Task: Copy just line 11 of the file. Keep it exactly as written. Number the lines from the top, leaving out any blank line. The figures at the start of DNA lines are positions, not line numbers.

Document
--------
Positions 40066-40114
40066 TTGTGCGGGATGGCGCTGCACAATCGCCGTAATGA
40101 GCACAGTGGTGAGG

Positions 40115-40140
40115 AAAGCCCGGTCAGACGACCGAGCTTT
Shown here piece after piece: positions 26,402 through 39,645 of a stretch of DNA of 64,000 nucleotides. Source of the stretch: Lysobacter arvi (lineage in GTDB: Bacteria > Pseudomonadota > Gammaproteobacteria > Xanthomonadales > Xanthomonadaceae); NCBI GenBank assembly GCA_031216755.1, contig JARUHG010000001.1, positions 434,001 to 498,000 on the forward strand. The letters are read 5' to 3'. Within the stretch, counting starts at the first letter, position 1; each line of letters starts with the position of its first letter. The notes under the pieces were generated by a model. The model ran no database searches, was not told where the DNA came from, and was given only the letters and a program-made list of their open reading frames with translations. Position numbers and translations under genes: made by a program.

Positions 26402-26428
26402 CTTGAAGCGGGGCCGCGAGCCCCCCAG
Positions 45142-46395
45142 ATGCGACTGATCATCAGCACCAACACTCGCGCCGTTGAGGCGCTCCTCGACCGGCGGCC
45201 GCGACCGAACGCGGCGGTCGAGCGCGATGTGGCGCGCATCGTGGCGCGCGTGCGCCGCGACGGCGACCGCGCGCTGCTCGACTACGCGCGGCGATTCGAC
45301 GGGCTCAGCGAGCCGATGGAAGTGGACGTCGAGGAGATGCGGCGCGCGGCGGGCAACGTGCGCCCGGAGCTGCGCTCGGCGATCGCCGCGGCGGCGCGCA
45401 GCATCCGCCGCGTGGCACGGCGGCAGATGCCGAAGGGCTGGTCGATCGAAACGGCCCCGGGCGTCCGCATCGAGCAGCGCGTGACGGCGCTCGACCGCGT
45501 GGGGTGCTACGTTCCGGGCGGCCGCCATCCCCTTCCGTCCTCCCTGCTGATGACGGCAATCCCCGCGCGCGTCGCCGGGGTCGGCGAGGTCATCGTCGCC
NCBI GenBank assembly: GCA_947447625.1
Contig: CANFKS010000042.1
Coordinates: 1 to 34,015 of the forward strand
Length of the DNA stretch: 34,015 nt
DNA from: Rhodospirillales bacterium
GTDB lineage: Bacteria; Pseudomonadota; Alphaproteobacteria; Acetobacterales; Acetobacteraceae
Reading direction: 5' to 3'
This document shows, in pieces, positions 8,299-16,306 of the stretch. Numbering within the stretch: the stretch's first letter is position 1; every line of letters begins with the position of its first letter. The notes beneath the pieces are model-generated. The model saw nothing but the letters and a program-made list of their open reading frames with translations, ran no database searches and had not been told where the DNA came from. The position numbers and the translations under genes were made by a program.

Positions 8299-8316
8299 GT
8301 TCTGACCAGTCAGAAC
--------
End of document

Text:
45201 GCGACCGAACGCGGCGGTCGAGCGCGATGTGGCGCGCATCGTGGCGCGCGTGCGCCGCGACGGCGACCGCGCGCTGCTCGACTACGCGCGGCGATTCGAC